On 18 September 2013, HMRC issued a discussion note setting out the Government’s proposals to restrict the use of ‘compensating adjustments’ in the transfer pricing rules to create income tax advantages.
This is in response to two particular arrangements that exploit the use of the transfer pricing rules in this way.
The first is commonly used by professional partnerships that employ their staff through a separate service company owned by the partnership. The following example provided by HMRC illustrates how at present an income tax advantage can be generated:
“If a company is operating as a service provider to third parties and the total staff payroll is £100m, we would expect companies operating at arm’s length to apply a mark up to the labour costs to reflect, among other things, the functions performed. Assume for this example an appropriate mark-up might be around 5%, so £5m on a £100m payroll.
Because the partners effectively own the service company, the transfer pricing legislation will substitute an arm’s length price where the actual provision is not at arm’s length. So if payment only covers the costs of the staff wages to the service company of £100m, the transfer pricing rules will replace it with £105m for the purposes of calculating the taxable profit of the company. Following the numerical example this will mean substituting a price of £105m thereby increasing the taxable profits of the company by £5m. No cash payment is required by the partners to make good the shortfall and so the £5m remains within the partnership where it can be drawn by the partners.
The partners may make a claim for a compensating adjustment that replaces the £100m cost with a cost of £105m reducing their taxable share of partnership profits by £5m. The partners will however still receive their share of the accounting profit providing a tax benefit to the partners of the difference between the income tax and NIC on the £5M and the corporate tax rate.”
The second arrangement targeted by these rules concerns excessive ‘leveraging’ of companies by individuals. This type of arrangement is commonly used by private equity houses.
“The UK transfer pricing rules apply where companies are overly indebted due to the fact that borrowing has been provided that would not have occurred at arm’s length but for the relationship that exists between the lender and borrower. The legislation restricts interest deductions arising from this “non arm’s length” debt calculating the taxable profit as if arm’s length arrangements had been entered into rather than the actual arrangements. A compensating adjustment may be claimed by the lender so that its position mirrors that of the borrower. This effectively removes an amount of interest equal to the excess over the arm’s length amount from the charge to income tax in their hands.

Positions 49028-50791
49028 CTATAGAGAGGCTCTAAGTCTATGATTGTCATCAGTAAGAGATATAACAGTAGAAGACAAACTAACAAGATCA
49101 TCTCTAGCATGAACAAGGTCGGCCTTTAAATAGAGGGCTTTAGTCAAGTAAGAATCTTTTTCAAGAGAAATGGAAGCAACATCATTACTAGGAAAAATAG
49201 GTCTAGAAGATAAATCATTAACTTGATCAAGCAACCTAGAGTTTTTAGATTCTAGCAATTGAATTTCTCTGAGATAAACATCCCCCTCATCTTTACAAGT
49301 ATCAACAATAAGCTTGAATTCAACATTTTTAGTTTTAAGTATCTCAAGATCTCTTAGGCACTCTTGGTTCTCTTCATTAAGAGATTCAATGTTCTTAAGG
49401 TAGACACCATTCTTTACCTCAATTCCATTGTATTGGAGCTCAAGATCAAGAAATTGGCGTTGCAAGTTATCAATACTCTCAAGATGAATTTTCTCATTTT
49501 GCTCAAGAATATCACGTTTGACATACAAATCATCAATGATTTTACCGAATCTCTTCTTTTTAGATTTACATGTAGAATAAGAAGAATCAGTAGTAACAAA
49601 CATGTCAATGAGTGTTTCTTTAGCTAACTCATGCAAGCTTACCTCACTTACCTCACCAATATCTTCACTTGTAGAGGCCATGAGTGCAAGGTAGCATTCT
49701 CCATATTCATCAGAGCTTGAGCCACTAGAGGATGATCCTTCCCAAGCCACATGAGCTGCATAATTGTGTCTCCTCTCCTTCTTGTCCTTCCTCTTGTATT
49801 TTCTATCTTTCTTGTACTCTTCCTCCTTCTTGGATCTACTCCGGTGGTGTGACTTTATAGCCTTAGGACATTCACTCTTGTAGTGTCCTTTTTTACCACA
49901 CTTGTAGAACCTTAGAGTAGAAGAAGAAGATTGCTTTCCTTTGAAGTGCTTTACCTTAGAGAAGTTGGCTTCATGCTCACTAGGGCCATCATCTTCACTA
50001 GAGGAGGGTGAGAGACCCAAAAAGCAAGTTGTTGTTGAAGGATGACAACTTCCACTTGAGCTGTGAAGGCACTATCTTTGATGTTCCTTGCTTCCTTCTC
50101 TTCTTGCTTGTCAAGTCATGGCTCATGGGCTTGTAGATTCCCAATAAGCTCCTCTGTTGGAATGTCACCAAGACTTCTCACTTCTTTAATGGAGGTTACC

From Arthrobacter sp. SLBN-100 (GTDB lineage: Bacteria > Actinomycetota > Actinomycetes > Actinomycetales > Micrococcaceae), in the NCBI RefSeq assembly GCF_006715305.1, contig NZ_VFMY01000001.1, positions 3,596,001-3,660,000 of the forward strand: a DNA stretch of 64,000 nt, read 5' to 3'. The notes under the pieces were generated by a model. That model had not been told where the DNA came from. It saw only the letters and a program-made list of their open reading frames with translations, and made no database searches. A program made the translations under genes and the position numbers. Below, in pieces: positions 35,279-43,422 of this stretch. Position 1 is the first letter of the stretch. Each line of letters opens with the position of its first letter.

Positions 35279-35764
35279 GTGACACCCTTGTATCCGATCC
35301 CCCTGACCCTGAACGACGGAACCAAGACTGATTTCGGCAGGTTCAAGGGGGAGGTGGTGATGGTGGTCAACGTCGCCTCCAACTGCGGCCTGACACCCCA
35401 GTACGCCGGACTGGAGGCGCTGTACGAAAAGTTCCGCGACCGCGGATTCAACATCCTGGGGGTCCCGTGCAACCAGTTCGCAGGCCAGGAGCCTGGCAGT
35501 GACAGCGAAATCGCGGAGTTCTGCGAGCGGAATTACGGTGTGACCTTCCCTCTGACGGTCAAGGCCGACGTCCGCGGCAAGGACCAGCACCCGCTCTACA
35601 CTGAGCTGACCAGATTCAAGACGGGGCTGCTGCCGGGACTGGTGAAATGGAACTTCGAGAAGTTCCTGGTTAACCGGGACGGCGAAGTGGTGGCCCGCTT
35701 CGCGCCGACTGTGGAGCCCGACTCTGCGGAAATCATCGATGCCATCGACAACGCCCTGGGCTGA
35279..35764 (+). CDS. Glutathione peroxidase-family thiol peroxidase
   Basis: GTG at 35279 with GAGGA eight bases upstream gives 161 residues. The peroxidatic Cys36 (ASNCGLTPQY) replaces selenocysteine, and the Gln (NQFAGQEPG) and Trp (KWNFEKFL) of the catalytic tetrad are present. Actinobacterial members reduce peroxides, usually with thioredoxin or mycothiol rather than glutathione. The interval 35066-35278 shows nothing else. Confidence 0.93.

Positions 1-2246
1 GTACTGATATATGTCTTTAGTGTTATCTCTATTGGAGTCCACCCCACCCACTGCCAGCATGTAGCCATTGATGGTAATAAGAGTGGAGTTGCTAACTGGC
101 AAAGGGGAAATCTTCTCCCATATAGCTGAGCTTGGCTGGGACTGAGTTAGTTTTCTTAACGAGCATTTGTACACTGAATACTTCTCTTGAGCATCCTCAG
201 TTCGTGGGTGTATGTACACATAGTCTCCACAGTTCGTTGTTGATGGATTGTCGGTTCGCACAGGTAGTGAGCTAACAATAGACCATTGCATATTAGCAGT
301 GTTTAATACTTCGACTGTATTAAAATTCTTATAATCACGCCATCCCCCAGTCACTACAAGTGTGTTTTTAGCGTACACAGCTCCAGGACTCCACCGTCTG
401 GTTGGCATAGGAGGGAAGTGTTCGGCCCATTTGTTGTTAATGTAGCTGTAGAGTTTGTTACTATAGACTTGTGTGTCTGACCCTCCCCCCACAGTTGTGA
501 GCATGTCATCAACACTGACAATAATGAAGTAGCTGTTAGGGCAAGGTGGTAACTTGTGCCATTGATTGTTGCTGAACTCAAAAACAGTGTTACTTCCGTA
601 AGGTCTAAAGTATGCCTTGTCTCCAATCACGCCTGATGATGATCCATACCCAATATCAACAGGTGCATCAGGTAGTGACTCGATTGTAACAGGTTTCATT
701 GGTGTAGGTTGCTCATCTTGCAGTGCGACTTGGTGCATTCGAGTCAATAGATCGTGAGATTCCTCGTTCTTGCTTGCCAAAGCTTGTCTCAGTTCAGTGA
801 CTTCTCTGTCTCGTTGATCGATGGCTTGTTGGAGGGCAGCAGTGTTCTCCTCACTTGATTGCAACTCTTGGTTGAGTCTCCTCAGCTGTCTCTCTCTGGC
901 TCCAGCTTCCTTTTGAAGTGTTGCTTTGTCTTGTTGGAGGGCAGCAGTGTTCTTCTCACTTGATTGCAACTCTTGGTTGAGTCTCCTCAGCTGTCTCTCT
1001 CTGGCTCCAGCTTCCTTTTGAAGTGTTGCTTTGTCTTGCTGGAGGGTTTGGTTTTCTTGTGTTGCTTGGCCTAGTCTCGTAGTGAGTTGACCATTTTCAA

This has the effect of enabling the lenders to extract money from the company without paying income tax. The lenders’ involvement in the company means that they are often taking a return on loans in place of a profit distribution.”
The Government aims to counteract the above arrangements by introducing legislation to restrict compensating adjustments where the other party is a company. The rules will apply to medium and large companies and some smaller companies where one party is in a non-qualifying overseas territory. The proposed rules will apply to amounts arising on or after the date the legislation comes into effect and HMRC has stated that there will be a short opportunity for discussion on the policy proposals before then, and they have invited comments in relation to their proposals.
Although HMRC has focussed on professional partnerships and private equity houses these proposals are likely to impact on other similar arrangements where the transfer pricing rules are being used to create a tax advantage. Accountants should therefore review these arrangements in the light of HMRC’s new scrutiny.